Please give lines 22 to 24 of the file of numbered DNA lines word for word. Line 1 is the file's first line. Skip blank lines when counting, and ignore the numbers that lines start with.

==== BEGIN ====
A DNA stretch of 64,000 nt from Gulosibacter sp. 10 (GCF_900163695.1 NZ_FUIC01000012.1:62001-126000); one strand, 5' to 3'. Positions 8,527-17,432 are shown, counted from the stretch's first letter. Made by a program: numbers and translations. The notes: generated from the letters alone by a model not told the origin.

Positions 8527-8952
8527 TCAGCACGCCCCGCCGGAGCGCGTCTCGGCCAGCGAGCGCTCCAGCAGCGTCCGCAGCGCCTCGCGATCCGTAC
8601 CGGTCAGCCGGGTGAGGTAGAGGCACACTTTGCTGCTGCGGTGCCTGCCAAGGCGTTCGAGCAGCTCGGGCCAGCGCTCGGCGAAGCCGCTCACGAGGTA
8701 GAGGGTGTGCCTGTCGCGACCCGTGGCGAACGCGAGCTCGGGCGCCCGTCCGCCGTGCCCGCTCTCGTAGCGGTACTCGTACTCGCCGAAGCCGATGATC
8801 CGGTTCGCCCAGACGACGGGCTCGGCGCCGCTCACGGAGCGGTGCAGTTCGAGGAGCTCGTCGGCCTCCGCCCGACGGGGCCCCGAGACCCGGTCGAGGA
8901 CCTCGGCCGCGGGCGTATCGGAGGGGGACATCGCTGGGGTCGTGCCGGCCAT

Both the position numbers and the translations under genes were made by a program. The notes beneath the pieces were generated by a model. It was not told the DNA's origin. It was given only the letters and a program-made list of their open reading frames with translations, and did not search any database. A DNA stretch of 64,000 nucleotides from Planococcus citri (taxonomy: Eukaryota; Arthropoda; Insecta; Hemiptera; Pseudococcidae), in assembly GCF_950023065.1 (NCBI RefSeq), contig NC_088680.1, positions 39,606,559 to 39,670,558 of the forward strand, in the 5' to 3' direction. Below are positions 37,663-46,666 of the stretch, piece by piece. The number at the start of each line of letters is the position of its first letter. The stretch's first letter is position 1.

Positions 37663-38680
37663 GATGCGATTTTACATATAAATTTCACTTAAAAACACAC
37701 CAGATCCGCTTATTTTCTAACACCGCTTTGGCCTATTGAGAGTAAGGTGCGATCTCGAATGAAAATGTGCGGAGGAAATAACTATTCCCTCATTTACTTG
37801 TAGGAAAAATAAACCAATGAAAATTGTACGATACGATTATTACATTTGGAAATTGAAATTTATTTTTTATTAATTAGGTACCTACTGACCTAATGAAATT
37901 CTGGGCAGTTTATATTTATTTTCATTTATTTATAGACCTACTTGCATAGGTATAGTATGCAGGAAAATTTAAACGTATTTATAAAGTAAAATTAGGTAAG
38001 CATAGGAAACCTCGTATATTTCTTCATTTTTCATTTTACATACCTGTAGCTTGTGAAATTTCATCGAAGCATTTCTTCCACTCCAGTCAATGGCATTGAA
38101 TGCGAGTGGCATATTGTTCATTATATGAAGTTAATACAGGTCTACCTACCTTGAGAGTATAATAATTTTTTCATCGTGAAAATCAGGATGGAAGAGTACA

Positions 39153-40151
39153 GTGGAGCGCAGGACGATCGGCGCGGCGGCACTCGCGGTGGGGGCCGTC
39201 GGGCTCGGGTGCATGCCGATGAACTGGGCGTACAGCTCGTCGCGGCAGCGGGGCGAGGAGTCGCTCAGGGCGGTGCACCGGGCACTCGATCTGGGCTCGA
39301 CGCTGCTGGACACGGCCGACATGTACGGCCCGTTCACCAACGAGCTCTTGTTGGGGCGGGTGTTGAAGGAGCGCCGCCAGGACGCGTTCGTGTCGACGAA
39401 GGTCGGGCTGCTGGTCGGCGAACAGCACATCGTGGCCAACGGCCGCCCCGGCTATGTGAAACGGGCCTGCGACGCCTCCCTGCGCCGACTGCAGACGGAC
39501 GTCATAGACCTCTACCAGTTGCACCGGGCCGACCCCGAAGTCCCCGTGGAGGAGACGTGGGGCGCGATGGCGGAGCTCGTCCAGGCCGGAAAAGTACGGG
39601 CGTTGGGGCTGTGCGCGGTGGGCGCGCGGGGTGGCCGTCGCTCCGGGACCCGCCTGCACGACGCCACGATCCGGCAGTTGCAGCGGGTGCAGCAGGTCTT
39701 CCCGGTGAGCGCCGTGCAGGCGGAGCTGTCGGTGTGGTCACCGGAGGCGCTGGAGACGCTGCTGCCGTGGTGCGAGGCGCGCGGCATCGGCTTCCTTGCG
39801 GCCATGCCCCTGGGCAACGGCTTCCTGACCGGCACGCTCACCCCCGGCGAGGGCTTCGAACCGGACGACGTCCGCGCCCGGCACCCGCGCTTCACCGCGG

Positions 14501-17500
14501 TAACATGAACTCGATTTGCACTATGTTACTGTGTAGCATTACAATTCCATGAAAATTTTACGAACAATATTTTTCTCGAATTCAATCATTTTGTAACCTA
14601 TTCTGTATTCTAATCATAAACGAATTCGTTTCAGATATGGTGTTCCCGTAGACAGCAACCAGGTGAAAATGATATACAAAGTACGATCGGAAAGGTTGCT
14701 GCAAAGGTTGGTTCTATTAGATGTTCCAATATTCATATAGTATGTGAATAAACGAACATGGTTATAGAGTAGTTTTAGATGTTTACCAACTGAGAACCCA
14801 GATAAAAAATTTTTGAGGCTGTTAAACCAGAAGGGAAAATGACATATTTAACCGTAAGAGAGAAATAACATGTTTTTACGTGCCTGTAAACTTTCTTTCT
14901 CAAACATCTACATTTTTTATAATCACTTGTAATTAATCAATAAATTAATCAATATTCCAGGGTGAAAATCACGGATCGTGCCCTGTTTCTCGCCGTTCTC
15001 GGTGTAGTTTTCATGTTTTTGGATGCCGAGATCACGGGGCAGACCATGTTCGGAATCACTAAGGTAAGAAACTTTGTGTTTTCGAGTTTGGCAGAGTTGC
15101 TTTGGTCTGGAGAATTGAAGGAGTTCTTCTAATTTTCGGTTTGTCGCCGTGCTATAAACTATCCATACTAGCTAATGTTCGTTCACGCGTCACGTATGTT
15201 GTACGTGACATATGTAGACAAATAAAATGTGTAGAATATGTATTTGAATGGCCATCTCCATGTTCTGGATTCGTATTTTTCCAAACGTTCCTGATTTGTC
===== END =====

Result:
39601 CGTTGGGGCTGTGCGCGGTGGGCGCGCGGGGTGGCCGTCGCTCCGGGACCCGCCTGCACGACGCCACGATCCGGCAGTTGCAGCGGGTGCAGCAGGTCTT
39701 CCCGGTGAGCGCCGTGCAGGCGGAGCTGTCGGTGTGGTCACCGGAGGCGCTGGAGACGCTGCTGCCGTGGTGCGAGGCGCGCGGCATCGGCTTCCTTGCG
39801 GCCATGCCCCTGGGCAACGGCTTCCTGACCGGCACGCTCACCCCCGGCGAGGGCTTCGAACCGGACGACGTCCGCGCCCGGCACCCGCGCTTCACCGCGG